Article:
Defending Premier League champions Manchester City look to have pipped Barcelona to the signing of Brazilian starlet Yan Couto.

The 17-year-old right-back is on the books of Brazilian second-tier side Coritiba, and despite being yet to make his senior breakthrough, Couto has made his name for his national team's youth side and is regarded as one of the hottest prospects in South America.

Brazilian transfer regulations prohibit Couto from leaving before his 18th birthday, but when that date comes in June, he looks set to join several of his compatriots in the blue half of Manchester, with the likes of Ederson, Gabriel Jesus and Fernandinho surely aware of their countryman's talents. 

However, fans of Man City and really anyone unfamiliar with Brazilian youth football will be less knowledgeable about Pep Guardiola's latest acquisition, so here's five things to know about the exciting young full-back.

World Cup Winner​

Couto caught the eye of ​Manchester City and Barcelona, along with several other European clubs, through his performances with Brazil's Under-17 World Cup side, which won the tournament on home soil in November of last year.

The attacking right-back impressed throughout, playing in five of the side's seven games, missing only two through suspension after picking up a red card in the second group game.

The young Canaries won every match en route to claiming their fourth title at this youth level as Couto not only showed his defensive qualities, but excelled in the final third of the pitch. 


England U17 v Brazil U17: International Friendly

Going into stoppage time of the Under-17 World Cup final against Mexico, the score was level at 1-1 with Brazil throwing bodies forward to complete their comeback victory. In the 93rd minute, Couto whipped in an inch-perfect cross for the on-rushing Lázaro to volley home the winner.

This was one of ten chances the young full-back created throughout the tournament, more than any other defender in the competition. 

Speaking to ​Coritiba's YouTube channel following the World Cup, Couto said: “It leaves a mark, right? Those crosses, these plays in the game - it was the goal that won the title. I will always remember it."

'The Flash'

Couto can also boast immense pace to go with this creativity. Speaking to the Brazilian football federation during the Under-17 World Cup, certainly the most defining three weeks of Couto's young life so far, the 17-year-old revealed that his nickname is, while unimaginative, accurate: 'The Flash'.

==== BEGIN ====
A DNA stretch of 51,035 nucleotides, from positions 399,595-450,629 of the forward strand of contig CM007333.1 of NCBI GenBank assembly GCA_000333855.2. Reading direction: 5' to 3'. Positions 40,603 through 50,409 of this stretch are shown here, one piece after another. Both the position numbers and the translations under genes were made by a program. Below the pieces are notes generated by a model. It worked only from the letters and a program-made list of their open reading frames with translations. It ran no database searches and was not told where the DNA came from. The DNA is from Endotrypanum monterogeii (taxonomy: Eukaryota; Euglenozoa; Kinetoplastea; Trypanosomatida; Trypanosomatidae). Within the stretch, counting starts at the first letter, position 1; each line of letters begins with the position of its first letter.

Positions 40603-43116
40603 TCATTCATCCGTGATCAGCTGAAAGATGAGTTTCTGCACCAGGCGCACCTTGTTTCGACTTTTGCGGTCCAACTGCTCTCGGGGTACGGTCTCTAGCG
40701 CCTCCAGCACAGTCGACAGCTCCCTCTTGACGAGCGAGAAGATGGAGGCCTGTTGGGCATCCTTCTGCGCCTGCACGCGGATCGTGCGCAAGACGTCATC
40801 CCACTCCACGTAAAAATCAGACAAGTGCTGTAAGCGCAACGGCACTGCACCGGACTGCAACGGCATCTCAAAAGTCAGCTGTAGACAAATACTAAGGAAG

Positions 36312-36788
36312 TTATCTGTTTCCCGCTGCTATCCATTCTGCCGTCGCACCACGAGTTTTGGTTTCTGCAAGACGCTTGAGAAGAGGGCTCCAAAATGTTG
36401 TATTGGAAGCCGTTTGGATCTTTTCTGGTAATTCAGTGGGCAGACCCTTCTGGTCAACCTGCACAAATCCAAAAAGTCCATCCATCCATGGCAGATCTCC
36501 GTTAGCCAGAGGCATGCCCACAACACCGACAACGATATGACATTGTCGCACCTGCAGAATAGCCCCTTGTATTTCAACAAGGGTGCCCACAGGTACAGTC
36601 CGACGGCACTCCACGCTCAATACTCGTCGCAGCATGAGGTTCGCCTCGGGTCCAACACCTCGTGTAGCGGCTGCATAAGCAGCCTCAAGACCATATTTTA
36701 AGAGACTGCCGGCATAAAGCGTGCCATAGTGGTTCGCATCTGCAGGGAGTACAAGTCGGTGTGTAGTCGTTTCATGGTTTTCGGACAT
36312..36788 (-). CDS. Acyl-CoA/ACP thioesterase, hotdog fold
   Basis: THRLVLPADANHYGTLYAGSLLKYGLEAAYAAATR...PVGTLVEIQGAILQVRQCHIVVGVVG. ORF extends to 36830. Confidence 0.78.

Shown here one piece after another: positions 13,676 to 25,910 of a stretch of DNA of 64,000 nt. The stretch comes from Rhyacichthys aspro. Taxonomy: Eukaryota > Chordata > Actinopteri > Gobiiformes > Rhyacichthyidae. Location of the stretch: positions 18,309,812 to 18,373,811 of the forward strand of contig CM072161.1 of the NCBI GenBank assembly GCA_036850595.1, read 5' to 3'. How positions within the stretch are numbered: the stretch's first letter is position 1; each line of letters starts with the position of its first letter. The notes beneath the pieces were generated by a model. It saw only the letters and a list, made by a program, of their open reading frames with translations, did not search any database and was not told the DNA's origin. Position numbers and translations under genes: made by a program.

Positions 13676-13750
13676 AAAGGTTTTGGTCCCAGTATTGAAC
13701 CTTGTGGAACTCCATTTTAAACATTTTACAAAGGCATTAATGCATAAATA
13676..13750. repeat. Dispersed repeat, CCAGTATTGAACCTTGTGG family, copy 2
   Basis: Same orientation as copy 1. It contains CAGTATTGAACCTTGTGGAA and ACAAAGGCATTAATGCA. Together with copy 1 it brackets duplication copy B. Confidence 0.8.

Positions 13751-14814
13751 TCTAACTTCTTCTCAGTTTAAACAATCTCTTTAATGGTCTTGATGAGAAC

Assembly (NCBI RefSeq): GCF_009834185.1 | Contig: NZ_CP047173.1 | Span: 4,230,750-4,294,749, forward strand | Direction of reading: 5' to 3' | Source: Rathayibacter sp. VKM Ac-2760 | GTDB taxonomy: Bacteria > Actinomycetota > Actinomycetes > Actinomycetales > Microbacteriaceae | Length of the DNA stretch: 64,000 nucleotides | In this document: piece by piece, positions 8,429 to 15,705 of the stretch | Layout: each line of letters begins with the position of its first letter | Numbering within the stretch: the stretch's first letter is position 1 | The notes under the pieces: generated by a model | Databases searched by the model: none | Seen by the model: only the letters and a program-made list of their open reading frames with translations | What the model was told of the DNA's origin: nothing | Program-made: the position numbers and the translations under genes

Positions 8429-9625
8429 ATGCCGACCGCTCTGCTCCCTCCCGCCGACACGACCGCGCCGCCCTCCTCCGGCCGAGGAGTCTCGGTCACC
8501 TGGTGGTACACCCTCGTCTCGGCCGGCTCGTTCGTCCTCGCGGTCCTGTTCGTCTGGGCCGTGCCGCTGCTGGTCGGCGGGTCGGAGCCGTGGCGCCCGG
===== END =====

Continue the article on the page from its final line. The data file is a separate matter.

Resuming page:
With speed, an eye for a pass and his Brazilian heritage, it isn't surprising that the young right-back has been tarnished with the unhelpful tag of 'the new Dani Alves'. 

The former ​Barcelona star may be one of Couto's heroes, along with Cristiano Ronaldo and fellow Brazilian full-back Adriano, but lumbering any promising young talent with the title of 'the new [insert superstar's name here]' is yet to have anything other than a detrimental effect. So, let's stick to 'The Flash' for now.

Student of the Game

With a transfer to one of the best teams in Europe almost complete and an international trophy (at youth level) on his CV, one can be forgiven for thinking Couto has already made it.

Yet, at such a young age and with no senior appearances to his name, the Brazilian's future as a player is anything but certain. However, his love of the game is such that he admitted in an interview with the ​CBF's website that he would be studying physical education were he not about to set off on a footballing career.

Competitive Edge

A competitive streak is something that most consider integral to a successful career in sport and it seems Couto is not lacking in that department, even if it's not an immediately obvious trait.

The young full-back, in the same interview with the CBF's website, said: "I'm a very competitive guy, I hate to lose anything. Sometimes people don't understand this and they get annoyed, but it is something that nobody knows."

Couto also revealed that he lives by the mantra: "Never stop working, as talent alone does not achieve success."

A sentiment he will have to stick by should he hope to succeed with Manchester City in the ​Premier League.